As you know, the work we're doing together here today -- sharing best practices and developing new strategies -- is part of a national conversation that began in January 2010 at the first Health Care Fraud Prevention Summit and has continued across the nation.
It was President Obama who asked us to come together. When he came into office, we were, frankly, falling behind. Scams were getting bigger and more sophisticated. Criminals were being more creative and going after larger sums. They were evolving, and we needed to catch up.
So over the last three years that is exactly what we've done.
Attorney General Holder just spoke about law enforcement's strong commitment to stamping out fraud. More boots on the ground has meant more criminals locked up, more schemes taken down, and a stronger health care system for the rest of us.
But we're not just prosecuting fraud. We're also taking steps to prevent it.
In the past, nearly anyone could fill out a form and become a Medicare provider. In a matter of weeks, criminals could set up false clinics, enlist willing accomplices and vulnerable seniors to submit false claims and begin collecting payments. For industrious criminals, this approach was a ripe target.
But that"s no longer the case. Over the last three years we have made our health care system dramatically less appealing to those who once had thought of stealing from Medicare and Medicaid as easy money.
Today, I want describe how this transformation took place.
To begin, it's now a lot more difficult for bad actors to get their foot in the door.
Today, before you can become a Medicare provider, you have to go through a rigorous third-party review process that will make sure you meet all the requirements to bill Medicare.
We have a comprehensive database that allows us to systematically screen all current and prospective providers against other key sources like provider licensing and criminal records. If you get banned from one Medicaid program or Medicare, you get banned from all Medicaid programs.
And if a doctor retires, dies, or becomes ineligible, we know about it and can remove his information from our system. In the past, out-of-date and invalid provider numbers would remain on the rolls -- like a forgotten backdoor entrance allowing criminals to sneak in and start billing bogus claims. But no longer.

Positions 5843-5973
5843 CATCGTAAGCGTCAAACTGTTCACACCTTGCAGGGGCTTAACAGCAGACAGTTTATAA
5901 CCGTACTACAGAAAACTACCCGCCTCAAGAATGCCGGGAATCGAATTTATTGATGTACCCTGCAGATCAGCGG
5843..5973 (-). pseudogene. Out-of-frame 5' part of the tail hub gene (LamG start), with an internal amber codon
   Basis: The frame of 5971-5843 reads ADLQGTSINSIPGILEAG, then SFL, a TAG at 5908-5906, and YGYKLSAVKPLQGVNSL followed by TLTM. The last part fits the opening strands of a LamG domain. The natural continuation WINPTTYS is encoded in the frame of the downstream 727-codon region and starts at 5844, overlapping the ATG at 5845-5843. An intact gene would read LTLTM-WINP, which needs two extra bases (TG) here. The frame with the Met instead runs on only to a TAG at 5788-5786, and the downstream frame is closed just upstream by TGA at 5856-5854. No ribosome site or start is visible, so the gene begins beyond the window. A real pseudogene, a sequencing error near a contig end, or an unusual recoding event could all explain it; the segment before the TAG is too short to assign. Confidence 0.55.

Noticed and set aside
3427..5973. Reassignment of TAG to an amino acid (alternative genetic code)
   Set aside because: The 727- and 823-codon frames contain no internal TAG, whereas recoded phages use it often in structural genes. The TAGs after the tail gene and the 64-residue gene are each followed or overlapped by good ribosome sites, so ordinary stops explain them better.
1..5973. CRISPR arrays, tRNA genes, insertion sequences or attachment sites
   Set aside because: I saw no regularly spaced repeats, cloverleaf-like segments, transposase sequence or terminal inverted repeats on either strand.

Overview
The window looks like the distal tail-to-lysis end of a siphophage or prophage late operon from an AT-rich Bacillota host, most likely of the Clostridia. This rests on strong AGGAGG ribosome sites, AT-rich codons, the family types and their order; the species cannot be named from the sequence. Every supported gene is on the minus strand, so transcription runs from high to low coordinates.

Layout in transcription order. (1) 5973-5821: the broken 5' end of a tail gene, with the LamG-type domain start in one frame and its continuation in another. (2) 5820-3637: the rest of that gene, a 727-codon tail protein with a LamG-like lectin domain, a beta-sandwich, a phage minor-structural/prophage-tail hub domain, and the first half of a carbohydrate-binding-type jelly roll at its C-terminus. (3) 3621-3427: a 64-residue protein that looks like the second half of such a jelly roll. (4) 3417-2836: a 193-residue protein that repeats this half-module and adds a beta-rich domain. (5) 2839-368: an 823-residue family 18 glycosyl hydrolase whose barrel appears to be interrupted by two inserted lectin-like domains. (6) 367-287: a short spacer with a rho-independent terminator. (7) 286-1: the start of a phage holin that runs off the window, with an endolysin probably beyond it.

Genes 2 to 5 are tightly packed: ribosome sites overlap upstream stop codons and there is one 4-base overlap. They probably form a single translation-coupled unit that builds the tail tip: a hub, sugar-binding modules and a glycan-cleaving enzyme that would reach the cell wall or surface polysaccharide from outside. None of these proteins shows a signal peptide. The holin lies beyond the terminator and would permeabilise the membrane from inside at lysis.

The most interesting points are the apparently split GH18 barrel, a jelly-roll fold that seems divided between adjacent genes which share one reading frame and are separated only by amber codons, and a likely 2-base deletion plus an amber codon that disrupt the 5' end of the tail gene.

I am proud to announce today that we have already removed 3,000 ineligible providers from the Medicare program identified in just the first month of these new screening procedures.
But that's just our first line of defense. We're also working to make sure that even if criminals do find their way into the system, it's a lot harder to get away with taxpayer dollars.
In the past, government was often two or three steps behind perpetrators, quickly paying out nearly every properly submitted claim -- then later trying to track down the bad guys after we got a tip. That meant we were often showing up after criminals had already skipped town, taking all of their fraudulent billings with them.
But new data analysis tools allow us to analyze claims in real time, taking away criminals' head start. Instead of the old "pay-and-chase' model, we're getting proactive by using a technology similar to the one credit card companies use to identify and stop suspicious payments before they go out. So now, just as Visa can put your card on hold when it is used to buy ten flat screen TVs, we have the ability to freeze questionable payments until we can investigate.
Since this system was put in place, we have stopped, prevented, or identified $30 million in payments that should never have been made. And because the system is designed to get smarter over time, it's only going to be more effective in the future.